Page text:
My family gave me a bit of ribbing about hooking up with this girl and the hugging and kissing (I don’t think she ever kissed me). But at the end of the evening she gave me her name and phone number on a napkin and told me that if I EVER needed her to just call. There are some people out there that might think this is nothing special, a fairly common occurrence, but to me at the time, it was something mystical. This. Does. Not. Happen. To. Me.

It was some time later I found out who she was. She was the daughter of my brother’s friend. And she was 14.

I kept the number with me always, everywhere I went. My mind and heart were a blur of activity. I went through all the obsession thing of being hopelessly in love, of being certain she felt the same way, of being too scared to call.

When I was in another bad place a few months later, I did call but was asked “look, do you really need me right now?” and was crestfallen. My saviour wasn’t the one I thought she was.

Six months after the wedding, though, I met her again. My brother and sister-in-law were involved in a serious car accident. Rushing up to see them in hospital, in the Emergency Department, a young woman I didn’t recognise came up to talk with me. It was HER. She remembered me, she remembered the wedding night and what she told me.

She said that her mother had beaten her up. I later found out that she had actually self-harmed and had serious mental health issues, and had been seriously abused earlier in her life. That kinda made things click into place, why she connected with me.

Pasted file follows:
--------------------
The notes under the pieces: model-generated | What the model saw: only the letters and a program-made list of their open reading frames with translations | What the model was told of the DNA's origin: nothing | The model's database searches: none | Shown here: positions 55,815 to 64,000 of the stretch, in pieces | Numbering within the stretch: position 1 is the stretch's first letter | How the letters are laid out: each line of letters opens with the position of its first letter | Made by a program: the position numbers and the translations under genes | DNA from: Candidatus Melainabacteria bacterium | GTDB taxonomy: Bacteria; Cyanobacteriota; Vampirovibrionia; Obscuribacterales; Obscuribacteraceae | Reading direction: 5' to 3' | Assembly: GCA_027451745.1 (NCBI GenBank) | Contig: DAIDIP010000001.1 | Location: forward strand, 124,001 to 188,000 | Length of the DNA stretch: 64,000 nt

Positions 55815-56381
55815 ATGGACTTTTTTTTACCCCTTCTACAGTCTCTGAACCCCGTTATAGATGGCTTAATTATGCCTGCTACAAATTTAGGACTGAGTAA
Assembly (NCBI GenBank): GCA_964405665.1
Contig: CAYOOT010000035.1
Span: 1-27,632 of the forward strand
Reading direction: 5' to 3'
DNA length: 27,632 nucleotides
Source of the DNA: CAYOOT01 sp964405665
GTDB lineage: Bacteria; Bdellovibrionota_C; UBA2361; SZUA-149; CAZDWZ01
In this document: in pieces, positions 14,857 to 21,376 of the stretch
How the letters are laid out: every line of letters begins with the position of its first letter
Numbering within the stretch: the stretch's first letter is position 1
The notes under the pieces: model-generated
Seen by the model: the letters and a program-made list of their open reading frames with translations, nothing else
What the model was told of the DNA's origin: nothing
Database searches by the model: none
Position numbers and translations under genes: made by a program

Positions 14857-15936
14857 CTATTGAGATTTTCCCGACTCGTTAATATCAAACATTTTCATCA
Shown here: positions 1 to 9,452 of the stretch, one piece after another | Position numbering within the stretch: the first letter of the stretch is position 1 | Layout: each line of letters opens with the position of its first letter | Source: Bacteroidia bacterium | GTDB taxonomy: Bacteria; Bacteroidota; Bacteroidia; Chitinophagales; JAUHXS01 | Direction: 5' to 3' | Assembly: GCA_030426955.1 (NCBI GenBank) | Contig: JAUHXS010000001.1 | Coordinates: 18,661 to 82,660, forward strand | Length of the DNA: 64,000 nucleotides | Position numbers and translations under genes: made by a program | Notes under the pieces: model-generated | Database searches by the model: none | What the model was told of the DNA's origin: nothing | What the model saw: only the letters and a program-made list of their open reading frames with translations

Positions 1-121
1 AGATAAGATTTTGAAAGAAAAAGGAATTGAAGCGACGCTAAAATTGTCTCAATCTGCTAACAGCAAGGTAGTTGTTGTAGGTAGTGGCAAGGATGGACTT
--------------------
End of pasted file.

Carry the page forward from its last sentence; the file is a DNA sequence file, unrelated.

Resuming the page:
But I never saw her after that.

Some people have wondered why I do the things I do, the way I reach out to people. This strange young girl is one of the big reasons why. Someone I’d never met reaching out to me, and at that point in time probably saving my life. I am sure she knew the impact of her actions.

To this day it remains one of the strangest experiences of my life. I may marvel at how I have become blessed to have so many incredible, loving, wonderful people in my life, especially having the true love of my life as my darling wife. But this event is something I can only describe as angelic. I really, truly felt saved.

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I just want to apologise to family and friends for upsetting them or worrying them with my blog post.  Please know that neither I nor those around me have ever been in any danger, however much my mind might try to convince me they are.

Most of you know I have struggled with depression of most of my life, and I have regular bad spells. This was just a particularly bad one.